As my son left for work, his dog, Rocco, came to visit me, as he does every morning. It was that time for the daily routine. He wanted to go for a walk in the neighborhood so that he can do what dogs normally do on walks.

Rocco likes sniffing everything and everywhere. He leaves his scent as if a calling card or a territorial proclamation for other neighborhood pets. Then, finally arriving at that perfect place to drop0off a few pups, I turn away with some indifference and respect for his privacy even out in the open, plastic bag stretched over my hand to wait. Afterwards, I dutifully pick up the evidence of his business transaction, tie a neat knot in the bag and carry it back to the house to deposit in the trash can. Garbage pick up is every Monday and Thursday, so I stuff it inside garbage bag to ensure its odor does not become too overwhelming whenever anyone steps out into the garage.

Rocco enjoys going on walks mainly because at the conclusion I give him a treat. A spoonful of peanut butter has been his favorite of late, but really, anything from a dog biscuit to chicken or beef jerky would suffice. I enjoy the walks because it gets my blood circulating first thing in the morning, even if lately its been chillier than I prefer, and quite chilly for Florida.


Yesterday morning’s routine was interrupted with the alarm of not being able to locate my shoes. Walking the dog in house slippers is out of the questions and flip flops at this time of year would be ludicrous, even if I wore white socks to prevent my tootsies from being overly chilled. I had to find my leather dockers – what I always wear.for walking the dog. But as I scanned the floor beside my bed, they simply were not there.

Nudging Rocco to one side as he eagerly awaited, even whining with his growing urgency, I stood and scooted the bed back to see if somehow I might have kicked the shoes under the edge. Nope, not there. I got down on hands and knees – for a man going on 59 that is something of a minor accomplishment though not nearly as much as getting back up afterwards – and confirmed there was nothing under the bed buta couple of fairly large dust bunnies. Certainly the greedy shoe eating ogre departed long ago. That’s not to say that the closet gnome wasn’t busy, though, as behind my back, while I was looking elsewhere, he must have deposited my missing shoes, the ones he’d hidden from me, directly where I had initially looked – the exact place I always leave them, beside my bed. And then, quickly he climbed over the piles of dirty laundry awaiting Saturday, laundry day, and burrowed into the shadowy places of his mysterious realm.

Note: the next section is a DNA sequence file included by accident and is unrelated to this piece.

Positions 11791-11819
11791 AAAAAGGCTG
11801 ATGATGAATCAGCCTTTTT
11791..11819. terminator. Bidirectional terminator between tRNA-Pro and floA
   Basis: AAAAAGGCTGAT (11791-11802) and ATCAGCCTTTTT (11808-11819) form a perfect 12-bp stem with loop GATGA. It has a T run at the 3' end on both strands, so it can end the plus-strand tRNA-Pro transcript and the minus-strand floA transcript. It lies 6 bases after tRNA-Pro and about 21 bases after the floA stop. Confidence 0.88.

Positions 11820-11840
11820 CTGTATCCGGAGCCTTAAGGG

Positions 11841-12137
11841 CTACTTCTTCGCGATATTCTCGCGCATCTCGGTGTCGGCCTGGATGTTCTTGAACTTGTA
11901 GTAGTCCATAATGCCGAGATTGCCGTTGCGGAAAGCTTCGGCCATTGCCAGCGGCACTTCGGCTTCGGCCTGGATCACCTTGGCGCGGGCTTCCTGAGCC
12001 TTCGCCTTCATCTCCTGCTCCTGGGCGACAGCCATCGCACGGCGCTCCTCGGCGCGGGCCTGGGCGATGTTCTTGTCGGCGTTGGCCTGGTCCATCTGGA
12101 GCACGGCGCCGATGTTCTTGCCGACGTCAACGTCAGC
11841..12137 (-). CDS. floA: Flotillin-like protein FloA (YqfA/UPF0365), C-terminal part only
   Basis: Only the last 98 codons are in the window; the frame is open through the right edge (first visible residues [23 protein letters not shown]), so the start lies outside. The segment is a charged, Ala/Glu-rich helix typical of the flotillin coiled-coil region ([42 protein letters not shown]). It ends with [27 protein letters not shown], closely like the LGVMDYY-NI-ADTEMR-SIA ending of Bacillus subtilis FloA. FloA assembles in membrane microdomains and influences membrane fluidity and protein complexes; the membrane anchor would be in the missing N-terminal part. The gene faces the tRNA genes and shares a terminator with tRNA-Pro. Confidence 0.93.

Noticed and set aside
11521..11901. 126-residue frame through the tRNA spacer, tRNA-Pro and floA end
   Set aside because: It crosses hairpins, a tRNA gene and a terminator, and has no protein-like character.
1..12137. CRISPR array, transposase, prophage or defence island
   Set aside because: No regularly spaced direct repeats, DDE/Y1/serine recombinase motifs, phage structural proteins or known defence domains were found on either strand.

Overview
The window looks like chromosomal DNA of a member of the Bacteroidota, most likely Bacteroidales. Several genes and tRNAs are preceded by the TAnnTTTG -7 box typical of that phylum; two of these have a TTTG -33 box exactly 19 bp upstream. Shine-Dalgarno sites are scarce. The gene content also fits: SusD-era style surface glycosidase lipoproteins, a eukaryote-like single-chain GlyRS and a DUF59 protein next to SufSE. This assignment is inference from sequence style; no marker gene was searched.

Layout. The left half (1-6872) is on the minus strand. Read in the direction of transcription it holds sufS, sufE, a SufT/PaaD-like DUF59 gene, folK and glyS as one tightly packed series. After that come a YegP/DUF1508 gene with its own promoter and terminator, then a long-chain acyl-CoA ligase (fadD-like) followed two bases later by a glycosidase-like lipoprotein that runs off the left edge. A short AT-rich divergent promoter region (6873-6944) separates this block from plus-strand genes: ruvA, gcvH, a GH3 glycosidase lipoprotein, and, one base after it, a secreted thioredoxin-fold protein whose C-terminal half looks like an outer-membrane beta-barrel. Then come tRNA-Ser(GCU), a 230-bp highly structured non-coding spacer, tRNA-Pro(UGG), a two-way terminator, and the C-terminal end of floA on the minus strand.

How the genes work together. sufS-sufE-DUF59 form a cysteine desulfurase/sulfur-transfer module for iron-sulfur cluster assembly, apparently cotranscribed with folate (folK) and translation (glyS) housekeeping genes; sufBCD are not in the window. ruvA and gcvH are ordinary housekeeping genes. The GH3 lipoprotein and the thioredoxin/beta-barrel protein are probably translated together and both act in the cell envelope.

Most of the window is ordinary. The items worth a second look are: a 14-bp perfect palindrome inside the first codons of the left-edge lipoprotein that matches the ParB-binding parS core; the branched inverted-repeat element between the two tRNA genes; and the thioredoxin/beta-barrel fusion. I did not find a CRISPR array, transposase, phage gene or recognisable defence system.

Well, it was either that of Rocco hid my shoes. I doubt that because he was the one eager to go for a walk and the delay, though possibly amusing, would have only made matter worse. Of course, there is also the obvious, alternative conclusion that I am losing what is left of my mind or at least getting old and forgetful.

Both craziness and forgetfulness run deep in my gene pool. And, on top of everything else, I’m a writer. So, the first thing that popped into my mind was to blame a host of unlikely and improbably culprits, contriving all sorts of conspiracy theories and such,  instead of admitting the simple fact that there is a blind spot that all humans have and it is directly in front of our noses.

#humor #dogs #DailyRoutine #Rocco


Sweeping Up and The Differences Between The Sexes


Writers end up doing a lot of things on the side to fuel the creativity and pay the bills while waiting for a novel to go viral. In other words, we wind up doing a lot of the same things aspiring actors and other artists do to make ends meet whether it’s working in a car wash, waiting tables, cleaning houses or whatever. Me? I bag groceries, shag shopping carts, clean restrooms and break rooms and sweep and mop floors in the a retail store. You might think that something as basic as running an industrial-sized, 36 inch microfiber dust mop over a resilient tile floor would be the last place to arrive at an epiphany, but if you do you obviously don’t know how the mind of an only Elgon works.


While I was pushing along the mop wondering how a floor can accumulate so much crud in a mere six hours since opening, negotiating an obstacle course of attended and unattended shopping carts and randomly places humanity, I recalled something someone posted on Facebook the other day about experiencing ‘road rage’ while pushing attempting to shop in the worlds largest retailer of just about everything imaginable. I refuse to give the great melting pot of shopper diversity a plug here because I hate shopping there too and for the same reason expressed in the Facebook post. Specifically I can’t stand people who turn their shopping basket sideways as if they were the police performing a roadblock on a major highway. I understand it is difficult to decide whether to buy the institutional size Fruit Loops or Honeynut Cheerios as the week’s breakfast staple for the herd of kids when both are on the weekly BOGO (buy one get one) promotion, the kids love both but you don’t have room in the pantry at home of four humongous boxes.